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Sunday, June 20, 2010

Iran v. Turkey?

Could a war between Iran and Turkey be in the offing? Consider this:
Erdogan’s recent policies suggest that he’s on the path toward making Turkey the leader of the Islamic world, especially in the Middle East—something Iran has been trying to do for the past 32 years. This reality is ultimately going to see them compete and clash over spheres of influence.

Between the two, Turkey has a bigger and more advanced economy. Its relations with the United States and EU are far better than those of Iran. So are its relations with Sunni countries as well as Shiite ones. As a consequence, improving relations with Turkey offers much better prospects and returns for many Middle Eastern countries and groups. And although they won’t break off relations with Iran, the increasing presence of Turkey is likely to come at a high cost for Tehran.

Iranians leaders will soon be looking for some kind of competitive advantage. With their economy in tatters and their country more isolated than before, becoming a nuclear armed country is likely to be the most attractive and convenient means for Iran’s Supreme Leader to gain an edge over the Turks.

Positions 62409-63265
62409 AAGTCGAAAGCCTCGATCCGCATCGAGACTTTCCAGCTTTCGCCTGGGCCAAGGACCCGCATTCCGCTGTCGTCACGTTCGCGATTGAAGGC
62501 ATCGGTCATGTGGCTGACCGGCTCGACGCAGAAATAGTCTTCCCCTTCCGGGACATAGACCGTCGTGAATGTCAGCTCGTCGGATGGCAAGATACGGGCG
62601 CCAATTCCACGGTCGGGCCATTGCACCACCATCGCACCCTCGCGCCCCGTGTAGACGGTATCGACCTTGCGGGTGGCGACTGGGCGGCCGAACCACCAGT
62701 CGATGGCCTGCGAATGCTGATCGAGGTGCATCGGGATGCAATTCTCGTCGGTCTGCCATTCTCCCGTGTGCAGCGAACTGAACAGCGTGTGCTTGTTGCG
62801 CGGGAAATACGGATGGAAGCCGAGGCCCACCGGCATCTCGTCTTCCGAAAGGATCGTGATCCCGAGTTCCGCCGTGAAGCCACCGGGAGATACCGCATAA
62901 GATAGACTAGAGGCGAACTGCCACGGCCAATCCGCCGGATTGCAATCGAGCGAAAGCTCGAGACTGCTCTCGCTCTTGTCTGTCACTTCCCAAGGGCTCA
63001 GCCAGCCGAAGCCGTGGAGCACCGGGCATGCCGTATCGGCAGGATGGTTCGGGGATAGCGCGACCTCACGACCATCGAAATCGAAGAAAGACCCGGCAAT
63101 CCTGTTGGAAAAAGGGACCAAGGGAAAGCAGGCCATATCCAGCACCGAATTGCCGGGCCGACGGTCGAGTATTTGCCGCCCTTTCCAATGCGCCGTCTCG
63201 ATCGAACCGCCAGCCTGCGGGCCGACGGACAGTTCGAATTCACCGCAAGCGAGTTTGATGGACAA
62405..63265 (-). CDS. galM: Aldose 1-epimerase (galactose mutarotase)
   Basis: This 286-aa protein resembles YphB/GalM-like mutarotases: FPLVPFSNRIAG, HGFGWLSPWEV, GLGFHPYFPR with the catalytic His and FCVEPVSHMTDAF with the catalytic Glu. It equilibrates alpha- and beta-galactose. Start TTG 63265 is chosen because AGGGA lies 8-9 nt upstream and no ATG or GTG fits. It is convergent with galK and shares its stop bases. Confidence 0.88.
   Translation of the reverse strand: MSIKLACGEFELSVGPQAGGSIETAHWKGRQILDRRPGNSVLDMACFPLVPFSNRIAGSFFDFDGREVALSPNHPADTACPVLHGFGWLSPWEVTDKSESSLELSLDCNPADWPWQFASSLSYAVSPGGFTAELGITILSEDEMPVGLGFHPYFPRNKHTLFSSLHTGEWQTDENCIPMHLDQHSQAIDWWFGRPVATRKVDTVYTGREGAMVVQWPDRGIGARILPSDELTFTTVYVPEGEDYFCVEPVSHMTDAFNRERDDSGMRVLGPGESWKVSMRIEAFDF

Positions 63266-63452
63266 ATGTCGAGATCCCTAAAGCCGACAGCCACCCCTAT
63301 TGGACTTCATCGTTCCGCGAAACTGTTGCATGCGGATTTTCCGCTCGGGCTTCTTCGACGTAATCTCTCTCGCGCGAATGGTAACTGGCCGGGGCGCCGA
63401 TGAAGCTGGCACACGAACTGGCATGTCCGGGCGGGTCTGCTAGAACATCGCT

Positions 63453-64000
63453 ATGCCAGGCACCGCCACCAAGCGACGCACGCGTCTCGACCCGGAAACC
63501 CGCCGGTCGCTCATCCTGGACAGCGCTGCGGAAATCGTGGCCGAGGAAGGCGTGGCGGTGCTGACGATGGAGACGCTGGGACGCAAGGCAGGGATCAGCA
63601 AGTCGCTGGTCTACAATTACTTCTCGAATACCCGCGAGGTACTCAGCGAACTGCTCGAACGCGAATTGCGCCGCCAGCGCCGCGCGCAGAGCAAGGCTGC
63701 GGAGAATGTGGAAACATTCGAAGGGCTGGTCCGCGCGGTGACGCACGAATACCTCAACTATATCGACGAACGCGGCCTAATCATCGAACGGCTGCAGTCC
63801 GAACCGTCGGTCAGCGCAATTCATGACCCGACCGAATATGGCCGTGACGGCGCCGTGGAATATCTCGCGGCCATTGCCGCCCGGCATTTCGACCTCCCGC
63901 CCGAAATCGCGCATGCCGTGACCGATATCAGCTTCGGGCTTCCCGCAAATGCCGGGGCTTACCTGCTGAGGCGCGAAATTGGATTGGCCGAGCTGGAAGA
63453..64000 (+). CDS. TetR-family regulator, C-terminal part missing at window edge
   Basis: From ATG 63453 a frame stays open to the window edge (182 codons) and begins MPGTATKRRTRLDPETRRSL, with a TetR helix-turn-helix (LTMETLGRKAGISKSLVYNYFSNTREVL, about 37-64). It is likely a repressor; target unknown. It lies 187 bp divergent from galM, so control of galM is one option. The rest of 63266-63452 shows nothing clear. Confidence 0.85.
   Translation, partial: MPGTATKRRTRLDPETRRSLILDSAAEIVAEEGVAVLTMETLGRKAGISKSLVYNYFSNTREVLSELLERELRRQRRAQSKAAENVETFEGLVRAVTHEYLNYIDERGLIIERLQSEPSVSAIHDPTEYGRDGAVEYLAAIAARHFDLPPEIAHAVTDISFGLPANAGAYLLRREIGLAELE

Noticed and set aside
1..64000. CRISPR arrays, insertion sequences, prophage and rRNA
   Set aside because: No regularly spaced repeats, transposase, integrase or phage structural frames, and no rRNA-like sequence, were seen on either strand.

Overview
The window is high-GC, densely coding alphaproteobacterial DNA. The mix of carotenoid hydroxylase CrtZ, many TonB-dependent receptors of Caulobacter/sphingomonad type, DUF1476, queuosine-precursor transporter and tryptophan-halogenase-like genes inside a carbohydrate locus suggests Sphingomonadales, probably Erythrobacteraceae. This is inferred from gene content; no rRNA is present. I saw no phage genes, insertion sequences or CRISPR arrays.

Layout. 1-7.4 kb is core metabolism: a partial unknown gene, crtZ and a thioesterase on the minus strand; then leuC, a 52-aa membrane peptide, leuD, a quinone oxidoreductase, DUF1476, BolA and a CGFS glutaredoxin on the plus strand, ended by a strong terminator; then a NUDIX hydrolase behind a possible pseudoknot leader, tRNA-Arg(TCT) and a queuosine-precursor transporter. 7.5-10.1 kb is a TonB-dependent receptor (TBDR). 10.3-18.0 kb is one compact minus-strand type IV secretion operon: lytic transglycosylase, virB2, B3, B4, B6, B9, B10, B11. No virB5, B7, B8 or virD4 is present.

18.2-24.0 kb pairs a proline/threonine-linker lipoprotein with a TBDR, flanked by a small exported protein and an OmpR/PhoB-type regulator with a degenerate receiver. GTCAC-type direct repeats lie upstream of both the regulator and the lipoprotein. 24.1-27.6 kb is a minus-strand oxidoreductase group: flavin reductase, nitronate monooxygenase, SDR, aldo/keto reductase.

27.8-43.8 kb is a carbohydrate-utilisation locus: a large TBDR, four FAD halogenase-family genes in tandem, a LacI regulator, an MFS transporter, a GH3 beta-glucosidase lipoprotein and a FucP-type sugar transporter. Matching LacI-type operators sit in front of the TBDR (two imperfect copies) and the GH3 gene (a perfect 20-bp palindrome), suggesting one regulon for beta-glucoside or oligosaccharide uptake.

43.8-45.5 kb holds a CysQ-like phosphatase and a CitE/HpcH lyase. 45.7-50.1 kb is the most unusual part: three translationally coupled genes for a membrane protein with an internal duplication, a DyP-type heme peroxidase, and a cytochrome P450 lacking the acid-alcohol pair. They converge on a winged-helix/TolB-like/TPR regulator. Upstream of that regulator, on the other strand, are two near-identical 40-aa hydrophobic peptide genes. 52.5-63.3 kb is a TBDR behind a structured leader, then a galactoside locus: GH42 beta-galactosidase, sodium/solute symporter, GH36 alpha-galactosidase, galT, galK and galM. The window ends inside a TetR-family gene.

Read it all.

There's much more on this from Lee Smith here.

Also consider this:
While most in the West seem to have overlooked this dynamic, Tehran has not. President Mahmoud Ahmadinejad used a regional summit meeting in Istanbul this month to deliver an inflammatory anti-Israel speech, yet it went virtually unnoticed among the chorus of international condemnations of Israel’s act. On June 12 Iran dispatched its own aid flotilla bound for Gaza, and offered to provide an escort by its Revolutionary Guards for other ships breaking the blockade.

Yet Hamas publicly rejected Iran’s escort proposal, and a new poll by the Palestinian Center for Policy and Survey Research found that 43 percent of Palestinians ranked Turkey as their No. 1 foreign supporter, as opposed to just 6 percent for Iran.

Turkey has a strong hand here. Many leading Arab intellectuals have fretted over being caught between Iran’s revolutionary Shiism and Saudi Arabia’s austere and politically ineffectual Wahhabism. They now hope that a more liberal and enlightened Turkish Sunni Islam — reminiscent of past Ottoman glory — can lead the Arab world out of its mire.

You can get a sense of just how attractive Turkey’s leadership is among the Arab masses by reading the flood of recent negative articles about Ankara in the government-owned newspapers of the Arab states. This coverage impugns Mr. Erdogan’s motives, claiming he is latching on to the Palestinian issue because he is weak domestically, and dismisses Turkey’s ability to bring leadership to this quintessential “Arab cause.” They reek of panic over a new rival.
Read the whole thing. There's change here. But as Lee Smith (the second article I linked) points out, most of it is the result of Turkey stepping into a vacuum created by the United States.


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